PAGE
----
The world’s ageing population continues to grow at an unprecedented rate, and the future holds a significantly different demographic reality that the one we know today. As people age, they suffer from more and more illnesses, which is placing an increasing burden on global healthcare systems.
Urban and social changes
We already know that our cities greatly impact public health. Mental illnesses like stress and anxiety are a fast-growing challenge and have both been directly linked to urban life. As urban populations continue to grow, so does urban design’s influence on health.
These days, we are experiencing a series of radical changes in our social and cultural spheres. Identity issues about race, gender and culture create a new sociocultural landscape where diversity is normalized to a much larger degree. As a result, taboos regarding health are breaking down and the way we talk about health is changing drastically.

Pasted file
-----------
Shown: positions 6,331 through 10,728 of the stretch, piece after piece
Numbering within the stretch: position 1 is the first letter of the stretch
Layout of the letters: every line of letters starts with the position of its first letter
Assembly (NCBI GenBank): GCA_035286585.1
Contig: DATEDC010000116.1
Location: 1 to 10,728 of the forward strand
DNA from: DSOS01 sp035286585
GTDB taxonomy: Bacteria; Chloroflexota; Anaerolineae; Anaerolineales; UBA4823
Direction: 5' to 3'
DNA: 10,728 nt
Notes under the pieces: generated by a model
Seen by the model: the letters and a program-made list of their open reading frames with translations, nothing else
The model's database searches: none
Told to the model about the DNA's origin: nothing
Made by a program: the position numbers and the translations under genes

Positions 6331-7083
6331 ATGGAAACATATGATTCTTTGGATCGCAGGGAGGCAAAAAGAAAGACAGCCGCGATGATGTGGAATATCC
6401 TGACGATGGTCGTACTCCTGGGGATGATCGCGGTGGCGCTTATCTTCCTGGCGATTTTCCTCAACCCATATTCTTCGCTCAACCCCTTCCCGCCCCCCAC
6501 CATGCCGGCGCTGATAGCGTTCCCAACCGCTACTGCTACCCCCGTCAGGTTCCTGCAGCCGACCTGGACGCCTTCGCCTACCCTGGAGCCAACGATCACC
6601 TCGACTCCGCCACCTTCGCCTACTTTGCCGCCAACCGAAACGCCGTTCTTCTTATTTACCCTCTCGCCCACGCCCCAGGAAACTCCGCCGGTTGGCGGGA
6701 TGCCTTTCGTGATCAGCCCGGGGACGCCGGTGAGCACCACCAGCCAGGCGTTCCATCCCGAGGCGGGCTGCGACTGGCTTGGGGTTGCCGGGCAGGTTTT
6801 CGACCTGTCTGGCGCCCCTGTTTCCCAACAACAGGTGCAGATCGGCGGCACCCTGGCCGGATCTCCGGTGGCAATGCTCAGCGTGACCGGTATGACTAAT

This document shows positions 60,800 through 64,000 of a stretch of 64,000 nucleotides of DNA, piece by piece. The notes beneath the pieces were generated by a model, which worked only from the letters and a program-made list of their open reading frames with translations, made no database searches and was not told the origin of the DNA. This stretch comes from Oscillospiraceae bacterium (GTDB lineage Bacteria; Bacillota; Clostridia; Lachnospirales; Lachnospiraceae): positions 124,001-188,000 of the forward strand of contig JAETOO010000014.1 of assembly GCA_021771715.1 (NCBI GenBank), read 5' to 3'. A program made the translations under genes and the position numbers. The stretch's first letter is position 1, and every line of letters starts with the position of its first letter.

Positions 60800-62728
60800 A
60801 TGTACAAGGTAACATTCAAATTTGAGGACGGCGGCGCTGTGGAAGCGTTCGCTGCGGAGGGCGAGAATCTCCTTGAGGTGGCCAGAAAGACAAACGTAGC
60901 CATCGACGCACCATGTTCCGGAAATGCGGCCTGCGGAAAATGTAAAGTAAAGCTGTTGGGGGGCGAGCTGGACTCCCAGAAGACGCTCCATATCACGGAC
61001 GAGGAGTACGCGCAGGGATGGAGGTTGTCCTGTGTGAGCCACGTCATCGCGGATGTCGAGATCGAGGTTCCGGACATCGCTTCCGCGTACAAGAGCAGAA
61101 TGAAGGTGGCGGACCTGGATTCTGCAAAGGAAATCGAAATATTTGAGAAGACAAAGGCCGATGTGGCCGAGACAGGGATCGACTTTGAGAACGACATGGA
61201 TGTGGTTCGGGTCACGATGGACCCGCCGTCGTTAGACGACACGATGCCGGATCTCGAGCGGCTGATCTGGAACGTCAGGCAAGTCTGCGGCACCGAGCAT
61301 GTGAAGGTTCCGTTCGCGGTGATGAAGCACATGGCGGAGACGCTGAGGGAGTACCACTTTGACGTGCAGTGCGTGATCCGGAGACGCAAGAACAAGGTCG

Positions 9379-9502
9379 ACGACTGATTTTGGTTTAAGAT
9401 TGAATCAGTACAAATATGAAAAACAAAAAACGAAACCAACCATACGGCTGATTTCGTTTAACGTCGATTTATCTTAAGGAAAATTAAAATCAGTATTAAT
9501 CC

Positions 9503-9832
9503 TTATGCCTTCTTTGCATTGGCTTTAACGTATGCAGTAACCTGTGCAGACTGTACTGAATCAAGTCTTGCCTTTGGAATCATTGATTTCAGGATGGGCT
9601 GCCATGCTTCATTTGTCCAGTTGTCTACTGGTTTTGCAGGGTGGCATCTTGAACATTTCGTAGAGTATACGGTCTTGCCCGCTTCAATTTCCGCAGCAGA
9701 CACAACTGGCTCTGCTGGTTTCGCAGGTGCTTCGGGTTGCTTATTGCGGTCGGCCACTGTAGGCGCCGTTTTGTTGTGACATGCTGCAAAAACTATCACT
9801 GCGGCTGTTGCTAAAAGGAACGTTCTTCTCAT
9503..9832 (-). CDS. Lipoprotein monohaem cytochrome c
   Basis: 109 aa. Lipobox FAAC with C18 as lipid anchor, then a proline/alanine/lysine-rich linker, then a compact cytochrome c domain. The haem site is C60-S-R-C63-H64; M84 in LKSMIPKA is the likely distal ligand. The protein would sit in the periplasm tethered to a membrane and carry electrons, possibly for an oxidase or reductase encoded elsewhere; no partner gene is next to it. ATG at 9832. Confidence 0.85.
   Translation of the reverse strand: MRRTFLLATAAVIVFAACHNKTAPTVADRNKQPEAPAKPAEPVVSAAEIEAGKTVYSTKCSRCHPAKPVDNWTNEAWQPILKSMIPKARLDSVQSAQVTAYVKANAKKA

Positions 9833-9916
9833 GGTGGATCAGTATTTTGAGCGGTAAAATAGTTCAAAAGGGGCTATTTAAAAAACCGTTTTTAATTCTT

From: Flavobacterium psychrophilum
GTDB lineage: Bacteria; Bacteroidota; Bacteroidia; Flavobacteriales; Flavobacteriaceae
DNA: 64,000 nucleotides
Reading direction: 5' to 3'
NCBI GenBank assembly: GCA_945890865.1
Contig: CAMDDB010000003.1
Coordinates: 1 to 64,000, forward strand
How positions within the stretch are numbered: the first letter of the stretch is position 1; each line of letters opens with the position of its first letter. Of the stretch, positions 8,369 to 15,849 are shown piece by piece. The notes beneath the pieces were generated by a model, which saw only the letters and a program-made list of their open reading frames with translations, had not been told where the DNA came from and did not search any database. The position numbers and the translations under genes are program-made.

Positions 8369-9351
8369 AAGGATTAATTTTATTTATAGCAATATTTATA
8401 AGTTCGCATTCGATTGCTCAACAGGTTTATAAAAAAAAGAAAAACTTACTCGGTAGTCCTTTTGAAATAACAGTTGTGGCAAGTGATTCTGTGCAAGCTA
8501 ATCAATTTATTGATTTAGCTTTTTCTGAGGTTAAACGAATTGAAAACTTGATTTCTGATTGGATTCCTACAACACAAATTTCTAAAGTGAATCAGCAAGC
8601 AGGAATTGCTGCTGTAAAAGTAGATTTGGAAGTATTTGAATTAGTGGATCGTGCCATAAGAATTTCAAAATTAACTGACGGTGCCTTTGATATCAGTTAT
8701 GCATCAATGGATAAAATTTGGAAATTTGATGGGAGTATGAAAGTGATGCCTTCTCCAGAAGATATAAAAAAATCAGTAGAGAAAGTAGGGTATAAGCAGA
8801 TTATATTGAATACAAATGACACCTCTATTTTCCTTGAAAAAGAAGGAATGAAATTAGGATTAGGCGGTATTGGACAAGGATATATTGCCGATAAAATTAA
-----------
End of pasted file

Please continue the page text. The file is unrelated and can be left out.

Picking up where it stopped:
Technological advancements have moved into most aspects of our lives, and the potential in tech-based healthcare practices is huge. We need to explore this potential to create new practices which can benefit patients, healthcare personal and society as a whole.
As we learn more about health, we realize that good health isn’t just the absence of illness. Rather, a healthy life is the result of a variety of factors in our environment, from meaningful social relationships to what we eat and how we sleep.